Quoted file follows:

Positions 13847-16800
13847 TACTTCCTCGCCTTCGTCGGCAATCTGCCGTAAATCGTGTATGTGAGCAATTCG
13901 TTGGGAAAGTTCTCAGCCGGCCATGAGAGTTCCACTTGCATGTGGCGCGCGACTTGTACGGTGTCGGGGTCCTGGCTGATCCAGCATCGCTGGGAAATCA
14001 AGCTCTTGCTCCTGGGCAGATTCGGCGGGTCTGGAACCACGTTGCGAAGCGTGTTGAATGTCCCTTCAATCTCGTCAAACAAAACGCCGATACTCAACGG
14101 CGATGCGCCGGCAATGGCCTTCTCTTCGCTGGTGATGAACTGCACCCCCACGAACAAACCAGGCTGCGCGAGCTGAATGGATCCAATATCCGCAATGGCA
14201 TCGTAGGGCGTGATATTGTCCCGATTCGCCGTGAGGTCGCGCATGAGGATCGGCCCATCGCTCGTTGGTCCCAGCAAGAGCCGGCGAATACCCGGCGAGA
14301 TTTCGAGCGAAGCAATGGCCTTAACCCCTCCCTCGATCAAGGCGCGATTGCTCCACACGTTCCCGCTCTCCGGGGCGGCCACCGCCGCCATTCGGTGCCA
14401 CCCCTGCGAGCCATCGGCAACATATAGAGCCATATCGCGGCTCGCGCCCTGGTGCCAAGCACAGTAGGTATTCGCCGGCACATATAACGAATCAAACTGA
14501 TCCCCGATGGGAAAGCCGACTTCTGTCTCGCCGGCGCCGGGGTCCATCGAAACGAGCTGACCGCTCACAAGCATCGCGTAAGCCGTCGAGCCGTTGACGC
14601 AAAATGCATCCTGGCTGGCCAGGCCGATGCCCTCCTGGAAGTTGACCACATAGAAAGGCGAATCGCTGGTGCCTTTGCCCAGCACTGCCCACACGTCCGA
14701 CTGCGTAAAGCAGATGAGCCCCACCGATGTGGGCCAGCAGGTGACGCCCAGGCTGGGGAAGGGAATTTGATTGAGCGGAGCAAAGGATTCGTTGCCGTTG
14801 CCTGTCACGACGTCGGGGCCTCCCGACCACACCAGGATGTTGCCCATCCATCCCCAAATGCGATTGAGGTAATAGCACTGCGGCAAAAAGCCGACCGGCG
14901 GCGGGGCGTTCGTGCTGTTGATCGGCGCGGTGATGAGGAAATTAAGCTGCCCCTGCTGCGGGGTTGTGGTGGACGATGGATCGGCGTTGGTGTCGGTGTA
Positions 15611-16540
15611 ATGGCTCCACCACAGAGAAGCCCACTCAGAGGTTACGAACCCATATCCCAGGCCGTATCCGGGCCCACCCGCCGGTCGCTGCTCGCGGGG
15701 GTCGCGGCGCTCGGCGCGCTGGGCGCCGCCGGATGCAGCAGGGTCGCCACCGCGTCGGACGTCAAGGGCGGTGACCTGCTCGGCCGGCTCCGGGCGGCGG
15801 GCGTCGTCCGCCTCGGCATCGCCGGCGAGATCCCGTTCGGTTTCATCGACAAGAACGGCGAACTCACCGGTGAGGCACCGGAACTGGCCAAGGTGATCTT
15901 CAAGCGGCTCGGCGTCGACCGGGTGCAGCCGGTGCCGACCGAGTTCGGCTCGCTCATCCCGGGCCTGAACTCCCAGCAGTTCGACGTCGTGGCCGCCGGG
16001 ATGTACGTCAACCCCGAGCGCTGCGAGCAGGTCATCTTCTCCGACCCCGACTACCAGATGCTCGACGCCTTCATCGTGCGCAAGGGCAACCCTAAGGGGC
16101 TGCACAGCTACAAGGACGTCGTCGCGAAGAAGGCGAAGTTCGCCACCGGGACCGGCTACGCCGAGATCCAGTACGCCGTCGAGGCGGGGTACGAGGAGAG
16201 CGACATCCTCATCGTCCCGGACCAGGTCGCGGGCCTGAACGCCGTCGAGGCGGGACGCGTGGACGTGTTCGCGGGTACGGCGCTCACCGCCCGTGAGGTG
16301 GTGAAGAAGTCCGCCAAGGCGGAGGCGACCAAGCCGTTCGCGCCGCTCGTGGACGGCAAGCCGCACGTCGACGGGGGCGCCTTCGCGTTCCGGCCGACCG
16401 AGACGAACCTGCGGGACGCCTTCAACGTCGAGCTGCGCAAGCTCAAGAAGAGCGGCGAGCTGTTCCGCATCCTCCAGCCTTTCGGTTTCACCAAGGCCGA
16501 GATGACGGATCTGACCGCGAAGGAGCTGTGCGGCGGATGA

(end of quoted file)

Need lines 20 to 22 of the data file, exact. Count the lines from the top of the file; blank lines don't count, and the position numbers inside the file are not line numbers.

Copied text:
16101 TGCACAGCTACAAGGACGTCGTCGCGAAGAAGGCGAAGTTCGCCACCGGGACCGGCTACGCCGAGATCCAGTACGCCGTCGAGGCGGGGTACGAGGAGAG
16201 CGACATCCTCATCGTCCCGGACCAGGTCGCGGGCCTGAACGCCGTCGAGGCGGGACGCGTGGACGTGTTCGCGGGTACGGCGCTCACCGCCCGTGAGGTG
16301 GTGAAGAAGTCCGCCAAGGCGGAGGCGACCAAGCCGTTCGCGCCGCTCGTGGACGGCAAGCCGCACGTCGACGGGGGCGCCTTCGCGTTCCGGCCGACCG